Is That All? Women Need An Extra Academic Degree to Achieve Equal Pay With Men
Georgetown University’s Center on Education and the Workforce on Tuesday published a new set of “rules” for working women seeking equal pay, and rule No. 1 is somewhat of a stunner: Get one more degree than a male counterpart to achieve his same earnings.
A whole additional degree.
A woman with a bachelor’s degree earns $61,000 per year on average, roughly equivalent to that of a man with an associate’s degree. The same rule holds true for women with master’s degrees compared to men with bachelor’s degrees and for each successive level of educational attainment. Over a lifetime, women with bachelor’s degrees in business earn $1.1 million less than men with bachelor’s degrees in business. In fact, men earn more than women within every industry.
For years, women have been pursuing education as an avenue toward equal pay, consciously or not. In the 1970s, women surpassed men in earning associate’s degrees. In 1980, women took the lead in bachelor’s and master’s degrees, and by the 2000s, more women earned doctoral degrees than men. And that progress helped close the gender pay gap, which currently stands at 19 cents, by some 7%. So why, with their higher-ed dominance, have women not closed the divide even more; how does their pay remain an entire diploma behind men’s?
“Part of it is self-inflicted,” Nicole Smith, the Georgetown Center’s chief economist who co-authored the report, told Fortune, pointing to women’s choice of occupation in a given field as a leading culprit. “If you really like medicine, you should be a surgeon. You don’t have to be a nurse,” Smith says. She admits that might not be the feel-good, follow-your-passion advice that everyone wants to hear, but it’s a message that needs saying. “It’s not only about money, but money matters. Guys care about money,” she says.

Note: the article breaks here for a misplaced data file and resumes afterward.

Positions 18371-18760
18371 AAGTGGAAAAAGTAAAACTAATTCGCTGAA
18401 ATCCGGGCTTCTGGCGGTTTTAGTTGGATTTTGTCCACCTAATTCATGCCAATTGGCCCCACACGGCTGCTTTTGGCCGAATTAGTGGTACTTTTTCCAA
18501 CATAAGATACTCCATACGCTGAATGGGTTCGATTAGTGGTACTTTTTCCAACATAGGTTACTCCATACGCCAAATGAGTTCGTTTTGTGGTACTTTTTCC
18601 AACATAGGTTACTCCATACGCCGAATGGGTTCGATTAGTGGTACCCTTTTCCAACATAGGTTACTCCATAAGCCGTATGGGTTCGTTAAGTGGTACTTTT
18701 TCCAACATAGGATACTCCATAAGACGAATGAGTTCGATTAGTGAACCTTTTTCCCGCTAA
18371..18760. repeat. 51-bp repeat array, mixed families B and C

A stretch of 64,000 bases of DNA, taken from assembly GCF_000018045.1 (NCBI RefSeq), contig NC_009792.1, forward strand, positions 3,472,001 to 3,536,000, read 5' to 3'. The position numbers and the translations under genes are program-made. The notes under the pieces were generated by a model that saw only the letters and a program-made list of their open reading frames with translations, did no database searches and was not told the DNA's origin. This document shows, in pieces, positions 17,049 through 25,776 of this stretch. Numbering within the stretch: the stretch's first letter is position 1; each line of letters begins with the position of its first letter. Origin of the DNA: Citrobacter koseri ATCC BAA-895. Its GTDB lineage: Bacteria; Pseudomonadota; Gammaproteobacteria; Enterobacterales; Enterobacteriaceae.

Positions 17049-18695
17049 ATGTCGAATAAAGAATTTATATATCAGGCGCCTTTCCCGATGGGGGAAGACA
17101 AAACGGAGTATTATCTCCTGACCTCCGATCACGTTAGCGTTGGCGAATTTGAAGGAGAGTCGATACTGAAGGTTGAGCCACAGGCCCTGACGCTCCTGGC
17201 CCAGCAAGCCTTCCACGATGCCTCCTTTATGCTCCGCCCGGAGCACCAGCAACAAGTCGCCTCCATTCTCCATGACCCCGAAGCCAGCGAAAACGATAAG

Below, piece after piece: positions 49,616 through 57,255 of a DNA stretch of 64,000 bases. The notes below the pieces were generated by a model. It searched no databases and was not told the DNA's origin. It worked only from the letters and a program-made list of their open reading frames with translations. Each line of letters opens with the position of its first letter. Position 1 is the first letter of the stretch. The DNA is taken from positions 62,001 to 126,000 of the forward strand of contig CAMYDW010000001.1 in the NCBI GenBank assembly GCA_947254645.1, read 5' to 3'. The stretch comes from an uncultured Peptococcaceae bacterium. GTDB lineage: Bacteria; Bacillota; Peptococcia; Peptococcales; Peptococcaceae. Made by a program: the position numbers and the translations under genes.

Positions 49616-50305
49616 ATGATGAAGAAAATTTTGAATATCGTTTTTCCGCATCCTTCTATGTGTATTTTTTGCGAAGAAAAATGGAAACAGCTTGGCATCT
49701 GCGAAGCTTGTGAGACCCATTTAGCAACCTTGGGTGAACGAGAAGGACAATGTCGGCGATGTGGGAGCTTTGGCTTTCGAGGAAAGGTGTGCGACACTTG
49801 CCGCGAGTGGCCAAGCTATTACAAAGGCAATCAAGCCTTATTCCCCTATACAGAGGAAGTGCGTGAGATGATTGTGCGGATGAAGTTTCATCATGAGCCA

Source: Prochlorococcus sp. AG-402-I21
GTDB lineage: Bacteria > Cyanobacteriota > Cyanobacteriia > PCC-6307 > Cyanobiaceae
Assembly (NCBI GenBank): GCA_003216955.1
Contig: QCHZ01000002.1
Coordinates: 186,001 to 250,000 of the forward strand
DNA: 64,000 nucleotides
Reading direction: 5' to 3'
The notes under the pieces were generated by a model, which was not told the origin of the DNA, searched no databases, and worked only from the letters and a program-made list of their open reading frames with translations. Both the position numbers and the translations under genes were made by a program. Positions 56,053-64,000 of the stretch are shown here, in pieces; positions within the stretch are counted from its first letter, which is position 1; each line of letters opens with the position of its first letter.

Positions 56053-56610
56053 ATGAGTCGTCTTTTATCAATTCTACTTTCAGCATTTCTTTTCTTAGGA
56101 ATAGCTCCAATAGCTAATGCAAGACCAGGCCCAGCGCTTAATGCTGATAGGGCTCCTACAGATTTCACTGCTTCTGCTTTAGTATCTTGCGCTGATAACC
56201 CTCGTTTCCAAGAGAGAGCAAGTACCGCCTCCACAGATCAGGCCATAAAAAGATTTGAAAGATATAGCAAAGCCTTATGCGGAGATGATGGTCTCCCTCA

Indeed, the study found that even when women enter higher-paying fields, they are more likely to gravitate toward lower-paying occupations compared to men, so much so that 27% of earning differences between men and women are due to such decisions.
But not all of the gender pay gap can be explained away so easily.
The study considered factors that contribute to the gender pay gap, flagging education, race, unions status, labor force experience, industry category, and—yes—occupational category as important drivers. But even then, about 8 cents of the 19 cents gender pay gap remained unresolved.
“When social scientists control for every measurable employment factor that could help explain the disparity, women still earn only 92% of what men earn for doing the same job,” the study says.
Finding a reason for that remaining gap “is far more complex than personal choice,” the study says. It points to the discriminatory tradition of undervaluing women’s work, women’s disproportionate share of caregiving obligations, lack of child care, and women’s salary negotiating tactics as possible causes, the last of which led to another “rule” for working women (you can read the full list here): “Negotiate your first paycheck well, as it will impact your lifetime earnings. The gender wage gap increases with age, peaking by the early 50s.”